Nonetheless, the results regarding the rest of the sperm parameters, i.e., sperm motility, morphology and DNA fragmentation, are more contradictory and inconclusive. While progressive motility could improve with shorter abstinence time according to some [19], others [18] found the results that were very heterogeneous to allow safe conclusions in favor or against long or short abstinence intervals. In contrast to the previously mentioned systematic reviews, the pooled data in the present work shows consistent benefit of SAP regarding the functional sperm parameters, such as progressive motility, morphology or sperm DNA fragmentation. A potential explanation for this discrepancy could be the inclusion of different studies compared with previous systemic reviews, as well as the stricter inclusion criteria utilized in the present review, allowing us to perform separate analysis for the groups with normal/abnormal semen results and different abstinence intervals.

Unfortunately, we could only include one study evaluating ejaculatory abstinence time and the outcome of the IUI treatment [30] and this did not demonstrate any benefit for any particular abstinence time (one day vs. three days). The previously mentioned systematic reviews highlighted higher pregnancy rates after IUI when the semen sample was produced after less than two [19] or three days [18].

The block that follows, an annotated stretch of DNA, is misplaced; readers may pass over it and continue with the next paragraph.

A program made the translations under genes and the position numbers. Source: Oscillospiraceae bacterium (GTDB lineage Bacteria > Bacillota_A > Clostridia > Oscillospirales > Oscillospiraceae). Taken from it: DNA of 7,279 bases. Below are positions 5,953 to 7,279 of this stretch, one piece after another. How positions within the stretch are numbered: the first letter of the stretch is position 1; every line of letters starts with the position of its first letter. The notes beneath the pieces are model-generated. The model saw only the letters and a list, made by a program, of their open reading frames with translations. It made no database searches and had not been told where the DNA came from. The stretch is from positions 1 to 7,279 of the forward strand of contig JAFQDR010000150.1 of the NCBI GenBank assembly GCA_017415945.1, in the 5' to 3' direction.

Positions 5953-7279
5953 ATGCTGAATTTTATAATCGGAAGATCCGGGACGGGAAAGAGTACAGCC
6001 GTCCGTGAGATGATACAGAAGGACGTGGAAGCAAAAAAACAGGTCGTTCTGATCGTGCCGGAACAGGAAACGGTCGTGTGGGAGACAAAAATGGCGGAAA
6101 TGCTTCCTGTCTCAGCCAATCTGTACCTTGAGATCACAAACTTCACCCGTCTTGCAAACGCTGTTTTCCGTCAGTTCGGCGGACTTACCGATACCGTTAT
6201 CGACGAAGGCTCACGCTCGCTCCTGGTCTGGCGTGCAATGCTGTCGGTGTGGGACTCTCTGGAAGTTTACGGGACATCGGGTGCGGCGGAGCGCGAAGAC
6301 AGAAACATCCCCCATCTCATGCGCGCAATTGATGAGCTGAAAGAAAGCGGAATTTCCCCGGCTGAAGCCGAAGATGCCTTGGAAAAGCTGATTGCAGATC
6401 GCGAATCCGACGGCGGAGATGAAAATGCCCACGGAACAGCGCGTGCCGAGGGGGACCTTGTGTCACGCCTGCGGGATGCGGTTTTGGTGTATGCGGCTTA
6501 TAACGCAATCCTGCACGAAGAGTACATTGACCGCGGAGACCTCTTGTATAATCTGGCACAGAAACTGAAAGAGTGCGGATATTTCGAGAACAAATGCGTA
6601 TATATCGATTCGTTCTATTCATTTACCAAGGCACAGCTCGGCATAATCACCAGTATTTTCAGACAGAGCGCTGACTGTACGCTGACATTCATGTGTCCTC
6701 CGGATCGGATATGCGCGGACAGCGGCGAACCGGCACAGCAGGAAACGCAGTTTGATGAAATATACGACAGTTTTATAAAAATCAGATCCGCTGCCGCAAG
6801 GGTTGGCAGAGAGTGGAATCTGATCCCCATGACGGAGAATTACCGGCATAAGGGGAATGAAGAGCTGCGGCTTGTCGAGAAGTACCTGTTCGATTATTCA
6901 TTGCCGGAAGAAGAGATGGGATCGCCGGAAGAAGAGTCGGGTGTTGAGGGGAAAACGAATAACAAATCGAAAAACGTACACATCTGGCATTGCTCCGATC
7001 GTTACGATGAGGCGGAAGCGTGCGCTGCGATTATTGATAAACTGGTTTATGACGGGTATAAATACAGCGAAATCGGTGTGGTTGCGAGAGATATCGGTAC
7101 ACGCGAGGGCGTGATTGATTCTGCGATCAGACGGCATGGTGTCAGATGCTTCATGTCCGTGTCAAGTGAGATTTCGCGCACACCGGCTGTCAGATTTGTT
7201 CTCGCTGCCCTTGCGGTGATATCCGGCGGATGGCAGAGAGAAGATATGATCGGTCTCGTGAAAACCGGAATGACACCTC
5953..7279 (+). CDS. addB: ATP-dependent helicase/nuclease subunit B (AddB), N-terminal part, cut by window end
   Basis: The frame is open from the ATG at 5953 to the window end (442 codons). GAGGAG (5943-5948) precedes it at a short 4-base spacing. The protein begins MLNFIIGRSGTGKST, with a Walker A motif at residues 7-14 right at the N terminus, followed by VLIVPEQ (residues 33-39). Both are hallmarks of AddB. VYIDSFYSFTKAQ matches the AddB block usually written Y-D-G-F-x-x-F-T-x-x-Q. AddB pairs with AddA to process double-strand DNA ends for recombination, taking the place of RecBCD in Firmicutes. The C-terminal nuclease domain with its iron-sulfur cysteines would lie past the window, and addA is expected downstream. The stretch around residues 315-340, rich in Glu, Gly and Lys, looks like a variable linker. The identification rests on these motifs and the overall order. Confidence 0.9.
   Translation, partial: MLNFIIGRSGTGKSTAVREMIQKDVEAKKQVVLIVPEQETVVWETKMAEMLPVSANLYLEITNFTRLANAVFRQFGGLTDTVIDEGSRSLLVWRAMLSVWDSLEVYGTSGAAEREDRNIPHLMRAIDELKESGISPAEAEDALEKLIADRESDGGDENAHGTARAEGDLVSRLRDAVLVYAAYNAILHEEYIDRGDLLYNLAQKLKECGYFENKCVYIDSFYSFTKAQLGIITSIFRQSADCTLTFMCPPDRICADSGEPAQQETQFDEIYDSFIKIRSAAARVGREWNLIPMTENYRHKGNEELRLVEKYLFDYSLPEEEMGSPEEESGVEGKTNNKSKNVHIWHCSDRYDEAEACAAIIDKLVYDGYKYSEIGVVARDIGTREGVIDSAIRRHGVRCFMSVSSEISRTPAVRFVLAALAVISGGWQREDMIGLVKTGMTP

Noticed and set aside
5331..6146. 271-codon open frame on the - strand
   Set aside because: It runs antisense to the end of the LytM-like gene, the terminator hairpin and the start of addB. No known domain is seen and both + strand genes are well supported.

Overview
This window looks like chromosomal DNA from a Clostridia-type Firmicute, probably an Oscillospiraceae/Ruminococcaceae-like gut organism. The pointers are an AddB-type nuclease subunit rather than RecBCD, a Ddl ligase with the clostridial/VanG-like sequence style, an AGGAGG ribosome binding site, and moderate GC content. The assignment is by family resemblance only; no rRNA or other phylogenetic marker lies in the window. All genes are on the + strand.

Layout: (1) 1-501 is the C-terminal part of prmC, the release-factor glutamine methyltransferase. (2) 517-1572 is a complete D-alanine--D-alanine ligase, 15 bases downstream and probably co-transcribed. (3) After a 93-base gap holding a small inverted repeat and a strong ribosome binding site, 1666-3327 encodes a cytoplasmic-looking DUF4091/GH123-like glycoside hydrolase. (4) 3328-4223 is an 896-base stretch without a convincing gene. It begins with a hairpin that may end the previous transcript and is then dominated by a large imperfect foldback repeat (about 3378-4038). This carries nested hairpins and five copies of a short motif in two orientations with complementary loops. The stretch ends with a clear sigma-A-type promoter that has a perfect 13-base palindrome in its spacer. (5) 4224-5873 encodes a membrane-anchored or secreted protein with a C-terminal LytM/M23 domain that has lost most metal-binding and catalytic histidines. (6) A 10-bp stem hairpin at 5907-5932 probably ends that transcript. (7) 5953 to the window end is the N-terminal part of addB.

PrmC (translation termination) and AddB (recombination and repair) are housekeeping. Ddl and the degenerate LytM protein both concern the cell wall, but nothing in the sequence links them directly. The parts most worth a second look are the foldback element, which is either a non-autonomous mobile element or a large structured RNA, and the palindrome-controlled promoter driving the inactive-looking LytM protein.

In conclusion, a shorter than routinely recommended at present (up to seven days based on the WHO Manual) ejaculatory abstinence interval may result in improved sperm parameters, such as sperm DNA fragmentation, progressive motility or morphology with a potential clinical benefit in IVF/ICSI cycles. In this regard, patients should be discouraged from abstaining for a prolonged time due to the potential negative impact on both semen parameters and clinical outcomes. Further studies to better define the optimum abstinence interval within the SAP are urgently warranted.

This entry is adapted from the peer-reviewed paper 10.3390/jcm10153213